A international solar car team based in Canada, dubbed “The Power of One” (XOF1), is about to face the greatest challenge for any electric vehicle – “the longest ice road in the world.”
“In the Arctic we expect temperatures to be in the -30 degrees C range during the Ice Challenge,” says solar car driver Marcelo da Luz. “The solar car is not equipped with heating, so human and machine will be pushed to their physical limits.”
The Ice Challenge is set to take place on the seasonal ice road that runs
between Inuvik and Tuktoyaktuk, in Canada’s Northwest Territories. The road covers
180 km each way over the frozen Mackenzie River and Arctic
Ocean. “Driving a solar car in the Arctic under extreme conditions is a
technological challenge and a personal challenge,” says John Schaefer, a member of the support crew. “No way I
will miss this chance.”
XOF1 made history as the first solar car to reach the Arctic Circle
under its own power. Using only sunshine as fuel, XOF1 continued across
North America, breaking the world distance record for a solar car. On
July 20, 2009, XOF1 re-wrote the history books when it crossed the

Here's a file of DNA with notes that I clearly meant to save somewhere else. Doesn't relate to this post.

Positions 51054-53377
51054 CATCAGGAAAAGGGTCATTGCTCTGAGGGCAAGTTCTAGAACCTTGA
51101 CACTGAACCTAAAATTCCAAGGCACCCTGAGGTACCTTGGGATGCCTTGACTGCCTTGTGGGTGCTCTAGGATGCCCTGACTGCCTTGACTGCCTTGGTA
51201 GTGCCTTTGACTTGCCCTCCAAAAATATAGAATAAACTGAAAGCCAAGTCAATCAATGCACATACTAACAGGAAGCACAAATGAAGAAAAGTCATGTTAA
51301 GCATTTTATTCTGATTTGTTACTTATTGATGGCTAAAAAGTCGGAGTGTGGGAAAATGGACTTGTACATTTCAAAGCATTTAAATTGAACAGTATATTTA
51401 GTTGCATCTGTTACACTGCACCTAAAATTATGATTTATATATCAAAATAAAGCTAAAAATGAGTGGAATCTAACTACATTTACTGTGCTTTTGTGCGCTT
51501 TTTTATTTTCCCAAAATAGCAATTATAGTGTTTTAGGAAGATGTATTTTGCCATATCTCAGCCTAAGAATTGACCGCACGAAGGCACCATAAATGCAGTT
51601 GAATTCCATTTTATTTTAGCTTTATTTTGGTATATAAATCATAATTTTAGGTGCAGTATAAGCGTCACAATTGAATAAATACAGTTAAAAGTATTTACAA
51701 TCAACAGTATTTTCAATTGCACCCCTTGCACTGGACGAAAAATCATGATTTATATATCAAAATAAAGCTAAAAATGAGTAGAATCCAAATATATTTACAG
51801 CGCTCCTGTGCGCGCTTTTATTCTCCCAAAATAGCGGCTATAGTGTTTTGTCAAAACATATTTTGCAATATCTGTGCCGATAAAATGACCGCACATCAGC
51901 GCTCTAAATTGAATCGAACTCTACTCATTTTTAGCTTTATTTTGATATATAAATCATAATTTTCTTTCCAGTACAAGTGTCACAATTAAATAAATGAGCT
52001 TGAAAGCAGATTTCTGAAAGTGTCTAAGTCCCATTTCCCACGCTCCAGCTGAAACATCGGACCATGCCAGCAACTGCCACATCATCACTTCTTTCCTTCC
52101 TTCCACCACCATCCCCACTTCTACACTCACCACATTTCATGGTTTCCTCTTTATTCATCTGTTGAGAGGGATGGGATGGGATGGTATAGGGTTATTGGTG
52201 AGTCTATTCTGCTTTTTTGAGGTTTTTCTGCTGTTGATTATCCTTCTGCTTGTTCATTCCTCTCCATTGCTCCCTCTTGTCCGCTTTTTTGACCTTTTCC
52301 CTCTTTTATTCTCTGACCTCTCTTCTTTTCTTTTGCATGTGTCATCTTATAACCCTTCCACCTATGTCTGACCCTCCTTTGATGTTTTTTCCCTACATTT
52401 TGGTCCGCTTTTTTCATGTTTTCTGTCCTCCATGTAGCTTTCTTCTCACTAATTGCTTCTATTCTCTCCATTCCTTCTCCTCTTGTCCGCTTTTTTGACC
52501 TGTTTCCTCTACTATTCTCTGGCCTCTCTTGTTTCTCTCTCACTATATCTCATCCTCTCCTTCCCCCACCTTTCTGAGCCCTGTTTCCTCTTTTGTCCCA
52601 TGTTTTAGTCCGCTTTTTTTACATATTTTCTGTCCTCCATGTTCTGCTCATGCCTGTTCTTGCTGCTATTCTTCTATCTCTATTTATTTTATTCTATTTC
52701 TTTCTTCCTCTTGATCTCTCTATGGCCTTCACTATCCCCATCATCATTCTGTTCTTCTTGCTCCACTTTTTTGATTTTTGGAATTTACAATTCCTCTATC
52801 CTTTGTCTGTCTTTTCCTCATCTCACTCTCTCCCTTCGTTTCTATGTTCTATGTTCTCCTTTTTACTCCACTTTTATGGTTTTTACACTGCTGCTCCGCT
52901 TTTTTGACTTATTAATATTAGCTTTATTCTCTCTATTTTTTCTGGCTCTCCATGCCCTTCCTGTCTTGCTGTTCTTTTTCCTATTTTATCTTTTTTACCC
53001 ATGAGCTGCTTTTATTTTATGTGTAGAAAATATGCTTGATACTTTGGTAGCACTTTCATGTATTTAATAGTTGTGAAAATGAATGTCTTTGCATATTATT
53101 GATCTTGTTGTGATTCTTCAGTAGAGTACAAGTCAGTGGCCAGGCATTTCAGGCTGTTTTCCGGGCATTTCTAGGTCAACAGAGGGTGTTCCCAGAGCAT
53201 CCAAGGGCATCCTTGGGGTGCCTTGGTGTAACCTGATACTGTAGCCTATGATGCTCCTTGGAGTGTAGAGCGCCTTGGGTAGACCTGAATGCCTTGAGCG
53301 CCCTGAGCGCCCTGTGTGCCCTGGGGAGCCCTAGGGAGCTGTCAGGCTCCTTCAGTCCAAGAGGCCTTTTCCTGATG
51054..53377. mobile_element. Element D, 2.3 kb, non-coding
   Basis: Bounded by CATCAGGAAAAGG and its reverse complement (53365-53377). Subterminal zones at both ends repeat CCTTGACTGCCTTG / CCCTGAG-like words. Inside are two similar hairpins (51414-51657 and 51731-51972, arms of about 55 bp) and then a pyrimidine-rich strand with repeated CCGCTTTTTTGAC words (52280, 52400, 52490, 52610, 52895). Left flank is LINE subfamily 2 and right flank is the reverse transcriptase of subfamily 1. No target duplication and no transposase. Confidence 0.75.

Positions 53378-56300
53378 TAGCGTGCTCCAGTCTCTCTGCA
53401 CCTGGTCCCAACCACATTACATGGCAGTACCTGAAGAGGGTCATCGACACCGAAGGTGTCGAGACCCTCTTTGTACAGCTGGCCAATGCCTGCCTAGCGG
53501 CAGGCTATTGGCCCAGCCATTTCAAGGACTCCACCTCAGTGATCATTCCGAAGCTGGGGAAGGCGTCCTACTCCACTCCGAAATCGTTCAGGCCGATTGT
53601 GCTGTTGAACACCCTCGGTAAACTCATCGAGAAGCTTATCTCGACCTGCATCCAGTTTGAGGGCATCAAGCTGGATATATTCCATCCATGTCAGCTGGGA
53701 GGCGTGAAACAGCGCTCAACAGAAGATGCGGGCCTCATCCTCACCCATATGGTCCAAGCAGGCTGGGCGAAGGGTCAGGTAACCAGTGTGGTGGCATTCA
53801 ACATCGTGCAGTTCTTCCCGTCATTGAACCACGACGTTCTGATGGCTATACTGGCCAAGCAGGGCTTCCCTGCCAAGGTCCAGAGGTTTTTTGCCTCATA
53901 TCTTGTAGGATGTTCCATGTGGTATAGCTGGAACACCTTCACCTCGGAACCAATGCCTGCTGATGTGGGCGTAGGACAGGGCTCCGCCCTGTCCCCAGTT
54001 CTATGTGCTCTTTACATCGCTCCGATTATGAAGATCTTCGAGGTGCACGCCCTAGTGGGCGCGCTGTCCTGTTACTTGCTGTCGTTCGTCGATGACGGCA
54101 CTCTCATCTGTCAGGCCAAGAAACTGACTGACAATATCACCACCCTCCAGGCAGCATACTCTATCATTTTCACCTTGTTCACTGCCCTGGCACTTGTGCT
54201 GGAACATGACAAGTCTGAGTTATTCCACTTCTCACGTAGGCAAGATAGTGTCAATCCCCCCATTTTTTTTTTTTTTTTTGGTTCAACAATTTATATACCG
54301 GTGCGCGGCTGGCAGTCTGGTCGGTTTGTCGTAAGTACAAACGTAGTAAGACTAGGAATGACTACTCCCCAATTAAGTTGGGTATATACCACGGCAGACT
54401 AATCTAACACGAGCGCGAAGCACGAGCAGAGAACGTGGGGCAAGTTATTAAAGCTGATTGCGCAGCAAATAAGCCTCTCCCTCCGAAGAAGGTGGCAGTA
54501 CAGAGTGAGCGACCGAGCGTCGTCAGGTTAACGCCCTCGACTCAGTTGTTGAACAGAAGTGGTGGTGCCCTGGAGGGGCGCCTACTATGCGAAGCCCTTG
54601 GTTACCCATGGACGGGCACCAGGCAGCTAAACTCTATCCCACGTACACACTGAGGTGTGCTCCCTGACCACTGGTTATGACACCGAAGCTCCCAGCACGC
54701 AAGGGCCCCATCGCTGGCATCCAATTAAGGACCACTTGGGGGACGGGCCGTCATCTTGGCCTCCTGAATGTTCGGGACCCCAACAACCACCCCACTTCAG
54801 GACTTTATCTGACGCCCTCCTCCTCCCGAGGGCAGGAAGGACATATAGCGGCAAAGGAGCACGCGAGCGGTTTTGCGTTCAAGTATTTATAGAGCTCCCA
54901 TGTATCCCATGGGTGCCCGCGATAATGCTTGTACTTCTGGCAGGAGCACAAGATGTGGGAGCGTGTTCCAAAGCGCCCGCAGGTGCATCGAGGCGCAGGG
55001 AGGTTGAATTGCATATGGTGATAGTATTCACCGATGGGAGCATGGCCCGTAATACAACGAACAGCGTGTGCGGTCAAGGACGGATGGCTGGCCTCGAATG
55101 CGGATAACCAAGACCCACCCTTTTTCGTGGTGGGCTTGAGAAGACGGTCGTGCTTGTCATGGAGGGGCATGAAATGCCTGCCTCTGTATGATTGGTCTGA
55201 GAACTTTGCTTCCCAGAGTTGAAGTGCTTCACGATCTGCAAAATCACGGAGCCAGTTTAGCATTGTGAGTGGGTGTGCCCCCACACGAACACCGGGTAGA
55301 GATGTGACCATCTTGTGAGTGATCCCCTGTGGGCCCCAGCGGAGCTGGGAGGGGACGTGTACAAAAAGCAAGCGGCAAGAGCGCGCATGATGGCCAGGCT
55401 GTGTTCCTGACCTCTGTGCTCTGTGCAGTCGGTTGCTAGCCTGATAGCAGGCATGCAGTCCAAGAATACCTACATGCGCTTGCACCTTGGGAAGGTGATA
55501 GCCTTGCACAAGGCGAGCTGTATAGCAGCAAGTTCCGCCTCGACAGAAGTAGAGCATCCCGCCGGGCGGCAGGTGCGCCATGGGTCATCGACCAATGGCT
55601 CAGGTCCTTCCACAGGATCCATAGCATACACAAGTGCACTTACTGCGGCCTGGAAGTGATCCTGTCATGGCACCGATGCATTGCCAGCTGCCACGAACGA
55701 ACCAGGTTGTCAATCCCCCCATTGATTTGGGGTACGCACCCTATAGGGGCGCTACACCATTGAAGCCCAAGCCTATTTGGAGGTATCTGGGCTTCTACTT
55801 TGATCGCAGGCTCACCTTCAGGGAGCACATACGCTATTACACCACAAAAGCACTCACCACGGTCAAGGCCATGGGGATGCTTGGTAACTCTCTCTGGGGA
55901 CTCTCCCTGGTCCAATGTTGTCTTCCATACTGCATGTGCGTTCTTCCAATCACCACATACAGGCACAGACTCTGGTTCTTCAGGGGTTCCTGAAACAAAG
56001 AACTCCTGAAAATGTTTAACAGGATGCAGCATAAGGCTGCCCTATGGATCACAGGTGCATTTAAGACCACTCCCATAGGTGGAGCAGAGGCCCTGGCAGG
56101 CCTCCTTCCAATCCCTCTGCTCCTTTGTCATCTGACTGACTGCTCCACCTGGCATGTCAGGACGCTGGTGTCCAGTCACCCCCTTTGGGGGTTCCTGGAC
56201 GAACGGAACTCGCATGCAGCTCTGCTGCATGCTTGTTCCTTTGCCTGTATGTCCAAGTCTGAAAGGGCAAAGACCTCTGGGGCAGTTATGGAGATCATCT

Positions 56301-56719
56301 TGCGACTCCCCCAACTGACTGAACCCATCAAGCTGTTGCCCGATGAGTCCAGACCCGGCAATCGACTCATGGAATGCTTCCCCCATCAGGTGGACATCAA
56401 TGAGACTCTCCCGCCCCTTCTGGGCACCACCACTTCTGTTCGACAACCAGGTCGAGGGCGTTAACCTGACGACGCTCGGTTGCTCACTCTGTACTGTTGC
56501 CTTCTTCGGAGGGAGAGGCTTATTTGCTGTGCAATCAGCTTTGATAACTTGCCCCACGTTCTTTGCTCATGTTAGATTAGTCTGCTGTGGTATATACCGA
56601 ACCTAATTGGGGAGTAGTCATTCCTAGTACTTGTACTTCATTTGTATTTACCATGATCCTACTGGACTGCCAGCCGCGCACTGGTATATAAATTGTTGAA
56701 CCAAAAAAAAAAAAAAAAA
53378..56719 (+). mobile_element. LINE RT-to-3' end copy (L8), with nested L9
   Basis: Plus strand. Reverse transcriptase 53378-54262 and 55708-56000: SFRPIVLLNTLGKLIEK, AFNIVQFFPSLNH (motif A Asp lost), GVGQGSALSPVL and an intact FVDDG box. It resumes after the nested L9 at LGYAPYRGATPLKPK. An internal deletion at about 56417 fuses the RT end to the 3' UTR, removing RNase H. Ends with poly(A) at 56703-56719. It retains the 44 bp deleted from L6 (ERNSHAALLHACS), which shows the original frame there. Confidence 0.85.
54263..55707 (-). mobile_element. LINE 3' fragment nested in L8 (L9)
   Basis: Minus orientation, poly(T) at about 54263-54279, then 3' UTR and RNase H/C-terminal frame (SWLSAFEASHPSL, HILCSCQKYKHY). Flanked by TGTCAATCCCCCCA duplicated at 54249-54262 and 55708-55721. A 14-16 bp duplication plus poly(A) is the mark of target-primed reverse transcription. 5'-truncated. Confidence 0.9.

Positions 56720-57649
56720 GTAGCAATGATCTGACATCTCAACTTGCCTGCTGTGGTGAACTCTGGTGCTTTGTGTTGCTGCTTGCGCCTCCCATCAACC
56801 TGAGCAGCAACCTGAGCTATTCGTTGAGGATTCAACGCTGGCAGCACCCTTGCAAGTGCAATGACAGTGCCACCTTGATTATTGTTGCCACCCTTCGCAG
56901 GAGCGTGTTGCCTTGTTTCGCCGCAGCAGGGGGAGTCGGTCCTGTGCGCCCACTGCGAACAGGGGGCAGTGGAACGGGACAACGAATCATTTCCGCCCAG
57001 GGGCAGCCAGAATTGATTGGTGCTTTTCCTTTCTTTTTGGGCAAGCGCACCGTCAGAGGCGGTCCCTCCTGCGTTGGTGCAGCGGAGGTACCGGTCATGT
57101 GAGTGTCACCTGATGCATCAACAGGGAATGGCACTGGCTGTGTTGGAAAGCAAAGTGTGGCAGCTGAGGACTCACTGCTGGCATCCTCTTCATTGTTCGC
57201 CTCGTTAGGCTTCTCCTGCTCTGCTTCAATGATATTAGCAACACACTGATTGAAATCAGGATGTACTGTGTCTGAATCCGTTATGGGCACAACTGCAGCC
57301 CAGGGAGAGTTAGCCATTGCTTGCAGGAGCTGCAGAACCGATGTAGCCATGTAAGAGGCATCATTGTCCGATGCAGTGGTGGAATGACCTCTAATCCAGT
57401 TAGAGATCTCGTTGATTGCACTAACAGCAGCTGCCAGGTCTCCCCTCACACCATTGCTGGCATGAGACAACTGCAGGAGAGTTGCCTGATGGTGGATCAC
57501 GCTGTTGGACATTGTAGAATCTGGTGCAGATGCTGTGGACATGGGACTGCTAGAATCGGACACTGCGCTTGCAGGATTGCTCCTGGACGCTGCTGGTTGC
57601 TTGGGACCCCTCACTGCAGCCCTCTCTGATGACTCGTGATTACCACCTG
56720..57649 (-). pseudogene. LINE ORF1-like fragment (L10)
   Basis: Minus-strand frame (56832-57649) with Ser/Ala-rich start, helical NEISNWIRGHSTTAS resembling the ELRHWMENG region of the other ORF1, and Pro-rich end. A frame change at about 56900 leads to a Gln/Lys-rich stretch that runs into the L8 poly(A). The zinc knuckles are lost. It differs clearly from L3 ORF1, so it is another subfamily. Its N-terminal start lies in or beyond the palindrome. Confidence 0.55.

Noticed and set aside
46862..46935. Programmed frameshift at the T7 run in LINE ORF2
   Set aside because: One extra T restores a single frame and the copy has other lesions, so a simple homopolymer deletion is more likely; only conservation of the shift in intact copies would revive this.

Arctic Circle for a second time.
The car can accelerate from zero to 85 kilometres per hour in six seconds, and can drive distances of 200 km at night and 483 km on a bright sunny day. The team is comprised of people from all walks of life – ordinary, average people from the grassroots of our society as well engineers and students. This mosaic of volunteers from 23 countries makes XOF1 a truly international project.
Here are some of the solar car’s accomplishments:
- World distance record holder: 35,700 km
- First solar car in the world to operate below freezing temperatures
- First solar car in the world to drive on an ice road
- First solar car to reach the Arctic Circle, not once but twice
- It crossed 23 states, 4 provinces and 2 territories in the United States and Canada
“While the Ice Challenge is the greatest test of endurance on the planet for the solar car and its driver, it also raise awareness to the Artic its challenges with Climate Change,” says da Luz. “Sadly, one day there won’t be any permanent ice left. I hope by taking on this challenge we can inspire people to think of ways to be energy conscious and preserve our natural resources. We live in a beautiful planet, let’s keep it that way.”
To learn more about the Ice challenge visit www.xof1.com.